University of Sydney orders pro-Palestine encampment to vacate campus

University of Sydney staff have called on protesters to clear a controversial pro-Palestinian camp on campus after months of attempts to reach a peaceful resolution failed.

In protest against the ongoing conflict between Israel and Hamas in the Gaza Strip, demonstrators have occupied the site since April and are demanding that the university disclose and dissociate itself from its ties to Israel.

The Students for Palestine USyd Instagram account documented the condition of the camp on the lawn of the Sydney campus.

But now the camp is being cleared and protesters are being asked to leave while security and cleanup teams arrive.

A University of Sydney spokesman said in a statement that the camp had taken over the campus’s common area “to the exclusion of others” and that the move was forced by the protesters’ final rejection of their proposal for a peaceful resolution.

“We have been trying for several weeks to negotiate with the representatives of the camps to find a peaceful solution,” the spokesman said.

“Front yards are a shared space, and as we have said before, our shared spaces should be welcoming and inclusive to all members of our community.”

The spokesman said staff had been working with camp officials to keep the area clean and hygienic since protests began in April.

Broken items and garbage are removed from the camp and tents are not used overnight.

“We have repeatedly stated since the camp began that we support the right to peaceful protest, provided it does not lead to significant disruption to university operations,” the spokesman said.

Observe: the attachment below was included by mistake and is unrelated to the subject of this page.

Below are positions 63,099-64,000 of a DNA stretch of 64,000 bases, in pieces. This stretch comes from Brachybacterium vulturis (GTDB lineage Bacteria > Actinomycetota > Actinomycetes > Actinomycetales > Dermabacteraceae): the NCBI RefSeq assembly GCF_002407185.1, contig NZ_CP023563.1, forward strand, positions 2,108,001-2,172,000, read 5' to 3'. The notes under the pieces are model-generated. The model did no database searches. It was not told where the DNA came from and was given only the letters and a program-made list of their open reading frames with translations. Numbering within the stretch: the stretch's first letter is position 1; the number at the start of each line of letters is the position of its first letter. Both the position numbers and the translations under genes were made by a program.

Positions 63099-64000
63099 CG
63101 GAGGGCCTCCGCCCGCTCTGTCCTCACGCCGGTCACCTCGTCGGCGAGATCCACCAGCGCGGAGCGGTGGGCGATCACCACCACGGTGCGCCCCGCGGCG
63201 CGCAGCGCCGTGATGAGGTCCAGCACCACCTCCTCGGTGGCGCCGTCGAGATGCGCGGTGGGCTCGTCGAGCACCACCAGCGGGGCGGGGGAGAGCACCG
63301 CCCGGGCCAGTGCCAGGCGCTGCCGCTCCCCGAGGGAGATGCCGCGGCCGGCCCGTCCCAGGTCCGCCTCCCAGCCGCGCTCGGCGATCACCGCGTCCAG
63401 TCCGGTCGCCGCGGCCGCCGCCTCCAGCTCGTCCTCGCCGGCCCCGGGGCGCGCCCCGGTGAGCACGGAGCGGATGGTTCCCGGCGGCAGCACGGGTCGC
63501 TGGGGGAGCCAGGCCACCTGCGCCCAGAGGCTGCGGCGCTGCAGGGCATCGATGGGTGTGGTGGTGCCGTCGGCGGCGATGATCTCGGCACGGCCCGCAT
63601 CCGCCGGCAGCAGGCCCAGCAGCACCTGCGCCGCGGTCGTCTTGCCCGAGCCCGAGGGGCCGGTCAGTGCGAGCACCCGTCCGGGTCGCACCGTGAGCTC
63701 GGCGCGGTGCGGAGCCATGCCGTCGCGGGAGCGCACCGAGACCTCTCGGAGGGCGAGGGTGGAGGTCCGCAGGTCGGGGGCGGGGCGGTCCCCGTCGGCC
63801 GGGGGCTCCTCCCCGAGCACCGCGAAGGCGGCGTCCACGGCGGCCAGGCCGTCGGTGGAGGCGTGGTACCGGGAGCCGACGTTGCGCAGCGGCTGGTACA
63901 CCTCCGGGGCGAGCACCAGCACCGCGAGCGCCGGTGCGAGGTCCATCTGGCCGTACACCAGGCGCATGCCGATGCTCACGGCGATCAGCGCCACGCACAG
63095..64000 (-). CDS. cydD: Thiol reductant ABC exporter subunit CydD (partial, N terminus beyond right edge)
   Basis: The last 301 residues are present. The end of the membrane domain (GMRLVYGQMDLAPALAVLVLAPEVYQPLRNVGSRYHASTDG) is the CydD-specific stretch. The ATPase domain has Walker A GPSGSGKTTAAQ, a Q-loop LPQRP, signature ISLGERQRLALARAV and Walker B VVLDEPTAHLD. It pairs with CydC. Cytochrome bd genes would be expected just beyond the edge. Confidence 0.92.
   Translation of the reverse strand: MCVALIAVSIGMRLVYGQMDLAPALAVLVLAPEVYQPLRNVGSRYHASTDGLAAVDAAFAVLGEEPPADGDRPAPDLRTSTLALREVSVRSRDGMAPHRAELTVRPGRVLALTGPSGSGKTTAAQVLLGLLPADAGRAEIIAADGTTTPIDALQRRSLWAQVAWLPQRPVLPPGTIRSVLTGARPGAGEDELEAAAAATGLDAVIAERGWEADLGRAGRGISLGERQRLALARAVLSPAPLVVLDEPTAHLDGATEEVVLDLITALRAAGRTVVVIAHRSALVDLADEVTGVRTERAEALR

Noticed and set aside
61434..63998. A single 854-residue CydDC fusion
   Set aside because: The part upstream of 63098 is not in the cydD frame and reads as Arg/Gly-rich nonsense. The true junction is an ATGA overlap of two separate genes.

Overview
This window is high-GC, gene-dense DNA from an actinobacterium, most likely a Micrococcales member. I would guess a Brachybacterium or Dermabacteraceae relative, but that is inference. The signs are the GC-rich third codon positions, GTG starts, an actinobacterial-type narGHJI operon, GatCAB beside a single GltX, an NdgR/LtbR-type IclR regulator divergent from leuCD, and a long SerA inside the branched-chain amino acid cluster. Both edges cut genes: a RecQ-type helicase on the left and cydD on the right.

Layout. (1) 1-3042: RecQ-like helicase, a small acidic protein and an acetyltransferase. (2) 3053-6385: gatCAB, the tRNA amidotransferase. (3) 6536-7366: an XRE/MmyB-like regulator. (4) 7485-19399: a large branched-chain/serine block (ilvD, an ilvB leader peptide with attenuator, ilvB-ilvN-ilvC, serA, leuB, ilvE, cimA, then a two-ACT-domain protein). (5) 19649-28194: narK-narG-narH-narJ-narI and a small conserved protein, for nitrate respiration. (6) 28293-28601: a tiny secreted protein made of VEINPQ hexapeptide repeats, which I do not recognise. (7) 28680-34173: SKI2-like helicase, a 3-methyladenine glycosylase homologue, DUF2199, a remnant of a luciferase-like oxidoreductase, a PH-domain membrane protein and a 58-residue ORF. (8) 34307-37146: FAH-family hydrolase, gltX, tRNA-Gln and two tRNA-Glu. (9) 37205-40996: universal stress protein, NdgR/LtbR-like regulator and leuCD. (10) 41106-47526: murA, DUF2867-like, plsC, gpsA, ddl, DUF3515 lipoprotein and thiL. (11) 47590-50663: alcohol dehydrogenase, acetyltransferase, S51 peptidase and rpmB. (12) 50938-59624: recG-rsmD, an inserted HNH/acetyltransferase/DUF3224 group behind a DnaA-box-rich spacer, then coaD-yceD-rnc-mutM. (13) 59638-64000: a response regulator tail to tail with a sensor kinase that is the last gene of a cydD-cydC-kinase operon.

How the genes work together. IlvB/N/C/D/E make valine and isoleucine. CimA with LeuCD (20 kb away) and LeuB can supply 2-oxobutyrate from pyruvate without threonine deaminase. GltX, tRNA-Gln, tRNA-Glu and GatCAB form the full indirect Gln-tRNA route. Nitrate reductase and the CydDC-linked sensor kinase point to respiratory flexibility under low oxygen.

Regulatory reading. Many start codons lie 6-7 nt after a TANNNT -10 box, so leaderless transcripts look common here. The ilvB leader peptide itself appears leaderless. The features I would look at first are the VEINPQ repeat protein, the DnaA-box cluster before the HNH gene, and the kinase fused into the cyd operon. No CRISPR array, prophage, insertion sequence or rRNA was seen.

“We view preparations for the second semester as the core business of the university and any activity that interferes with our ability to prepare as usual will constitute a significant and unacceptable disruption.”

But members of the student group Students for Palestine USyd said they had not received any notification about what lost and unattended items were removed.

“Many of our tents were randomly packed up by security personnel,” a representative of the group said in an Instagram video.

“We have also received an email from Vice-Chancellor Mark Scott asking us to vacate the camp so that the university can continue its welcoming celebrations without disruption.”

The two men – seen here standing in the rain outside the camp – say the protesters are not moving and are calling on others to help “defend” the camp.

“We need people to defend the USyd Gaza solidarity camp now! The administration and security forces are trying to claim that the camp and its tents are unattended so that they can clear the site,” says another in the video.

The Sydney camp was one of the last remaining in the country after universities across Australia stepped up their action against similar camps.

One in Melbourne was closed following an agreement with staff at the University of Melbourne.

But an Australian National University camp in Canberra was attacked by police after it refused to comply with orders to vacate.

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